The Department of Defense this summer identified the remains of a Crook County man killed during the Korean War.
Army Cpl. Norvin D. Brockett was officially accounted for on Aug. 5th, but his local family just learned of the news last week.
“You knew that he was lost in battle but having your government spend time and effort to bring him home is huge for a family because you get a chance to look back and think about him as a person,” said Gale Brockett, a cousin of Cpl. Brockett. “Even though I didn’t know him personally, I know the family and I know how much that struggle probably meant to them.
A release from the Defense POW/MIA Accounting Agency says in December 1950, Brockett was a member of Battery A, 57th Field Artillery Battalion, 7th Infantry Division, 31st Regimental Combat Team. He was reported missing in action on Dec. 6, 1950, when his unit was attacked by enemy forces in the vicinity of the Chosin Reservoir, North Korea. His remains could not be recovered following the attack and he was not reported as a prisoner of war. The U.S. Army declared him deceased as of Dec. 31, 1953.
On July 27, 2018, following the summit between President Donald Trump and North Korean Supreme Leader Kim Jong-un in June 2018, North Korea turned over 55 boxes, purported to contain the remains of American service members killed during the Korean War. The remains arrived at Joint Base Pearl Harbor-Hickam, Hawaii on Aug. 1, 2018, and were subsequently accessioned into the DPAA laboratory for identification.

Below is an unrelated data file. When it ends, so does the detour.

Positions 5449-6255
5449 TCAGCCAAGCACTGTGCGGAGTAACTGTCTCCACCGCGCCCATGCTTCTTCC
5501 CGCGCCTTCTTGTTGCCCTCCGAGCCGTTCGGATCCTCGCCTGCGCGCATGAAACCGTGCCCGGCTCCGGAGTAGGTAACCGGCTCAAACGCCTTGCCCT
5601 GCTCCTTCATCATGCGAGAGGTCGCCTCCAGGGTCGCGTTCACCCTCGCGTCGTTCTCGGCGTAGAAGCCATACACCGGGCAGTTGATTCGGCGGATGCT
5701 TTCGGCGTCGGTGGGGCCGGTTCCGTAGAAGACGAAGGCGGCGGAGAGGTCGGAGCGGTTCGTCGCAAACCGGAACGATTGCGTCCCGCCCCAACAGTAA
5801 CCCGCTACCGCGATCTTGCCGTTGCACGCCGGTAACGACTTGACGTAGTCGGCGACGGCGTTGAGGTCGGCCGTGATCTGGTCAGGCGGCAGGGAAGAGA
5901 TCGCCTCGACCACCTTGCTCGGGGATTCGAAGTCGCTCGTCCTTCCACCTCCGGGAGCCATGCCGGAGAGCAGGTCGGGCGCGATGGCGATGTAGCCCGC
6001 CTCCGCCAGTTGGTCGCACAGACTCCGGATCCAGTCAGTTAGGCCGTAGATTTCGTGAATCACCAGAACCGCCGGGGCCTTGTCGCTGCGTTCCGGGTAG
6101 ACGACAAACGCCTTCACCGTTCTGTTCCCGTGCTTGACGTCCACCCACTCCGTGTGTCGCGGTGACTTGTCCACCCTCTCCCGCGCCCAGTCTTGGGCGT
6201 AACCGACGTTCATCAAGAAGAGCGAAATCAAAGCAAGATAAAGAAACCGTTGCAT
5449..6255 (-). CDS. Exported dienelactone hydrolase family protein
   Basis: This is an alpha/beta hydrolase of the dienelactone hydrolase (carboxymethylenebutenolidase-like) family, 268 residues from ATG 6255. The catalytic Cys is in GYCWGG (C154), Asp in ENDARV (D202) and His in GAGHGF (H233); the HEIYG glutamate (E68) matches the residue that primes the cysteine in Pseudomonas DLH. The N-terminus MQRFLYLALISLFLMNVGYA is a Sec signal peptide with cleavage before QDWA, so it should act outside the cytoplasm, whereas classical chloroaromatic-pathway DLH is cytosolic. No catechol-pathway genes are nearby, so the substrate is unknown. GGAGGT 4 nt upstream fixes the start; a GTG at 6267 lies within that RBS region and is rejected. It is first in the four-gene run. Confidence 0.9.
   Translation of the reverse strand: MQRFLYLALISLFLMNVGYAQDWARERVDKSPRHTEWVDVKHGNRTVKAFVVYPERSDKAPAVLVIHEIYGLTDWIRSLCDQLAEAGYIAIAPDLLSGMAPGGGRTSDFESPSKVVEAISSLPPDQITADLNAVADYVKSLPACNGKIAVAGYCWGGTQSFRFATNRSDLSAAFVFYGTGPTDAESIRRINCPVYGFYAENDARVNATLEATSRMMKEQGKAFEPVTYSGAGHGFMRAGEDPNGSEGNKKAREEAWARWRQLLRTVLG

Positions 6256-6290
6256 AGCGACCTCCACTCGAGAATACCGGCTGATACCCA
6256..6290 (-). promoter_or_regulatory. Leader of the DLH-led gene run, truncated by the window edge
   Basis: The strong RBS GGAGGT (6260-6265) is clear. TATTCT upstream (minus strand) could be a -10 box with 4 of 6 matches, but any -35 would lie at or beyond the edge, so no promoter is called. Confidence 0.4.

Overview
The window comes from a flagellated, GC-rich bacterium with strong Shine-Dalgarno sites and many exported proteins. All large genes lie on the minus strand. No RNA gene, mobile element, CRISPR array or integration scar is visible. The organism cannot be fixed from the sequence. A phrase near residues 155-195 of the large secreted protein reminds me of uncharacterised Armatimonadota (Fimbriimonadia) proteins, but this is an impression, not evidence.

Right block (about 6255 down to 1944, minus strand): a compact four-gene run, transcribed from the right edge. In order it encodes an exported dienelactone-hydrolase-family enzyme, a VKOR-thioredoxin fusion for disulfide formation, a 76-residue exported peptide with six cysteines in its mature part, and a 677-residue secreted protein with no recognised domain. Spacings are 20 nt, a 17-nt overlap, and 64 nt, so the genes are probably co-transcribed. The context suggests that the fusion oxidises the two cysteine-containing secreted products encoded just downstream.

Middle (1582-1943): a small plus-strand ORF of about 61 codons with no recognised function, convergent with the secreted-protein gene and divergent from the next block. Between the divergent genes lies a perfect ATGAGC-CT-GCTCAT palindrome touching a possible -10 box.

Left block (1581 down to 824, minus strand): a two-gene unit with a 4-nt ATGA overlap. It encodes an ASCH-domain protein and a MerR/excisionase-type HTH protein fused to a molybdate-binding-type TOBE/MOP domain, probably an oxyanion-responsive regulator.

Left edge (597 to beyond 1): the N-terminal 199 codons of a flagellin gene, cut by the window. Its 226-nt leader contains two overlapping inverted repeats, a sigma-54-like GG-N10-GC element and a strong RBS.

All of Corporal Brockett’s immediate family members have passed In the nearly 70 years since he was presumed Killed in Action. Brockett’s oldest brother Clarence Brockett, an Army veteran who lived in Redmond, died in 2008 without fulfilling his goal of finding his brother’s remains.
“When you think of a soldier going, you think of all that patriotic stuff but when you remember what people said about him, he was just a 17 year old, 18 year old kid,” Gale Brockett said. “He was just a regular person who also patriotic and went over there and had a very short life.”
To identify Brockett’s remains, scientists from DPAA used anthropological analysis, as well as circumstantial and material evidence. Additionally, scientists from the Armed Forces Medical Examiner System used mitochondrial DNA (mtDNA), Y-chromosome DNA (Y-STR) and autosomal DNA (auSTR) analysis.
Today, 7,607 Americans remain unaccounted for from the Korean War. Using modern technology, identifications continue to be made from remains that were previously returned by Korean officials, recovered from Korea by American recovery teams or disinterred from unknown graves. Brockett’s name is recorded on the Courts of the Missing at the National Memorial Cemetery of the Pacific in Honolulu, along with the others who are missing from the Korean War. A rosette will be placed next to his name to indicate he has been accounted for.
Brockett will be buried at Arlington National Cemetery in Alexandria, Virginia. The date has not yet been determined.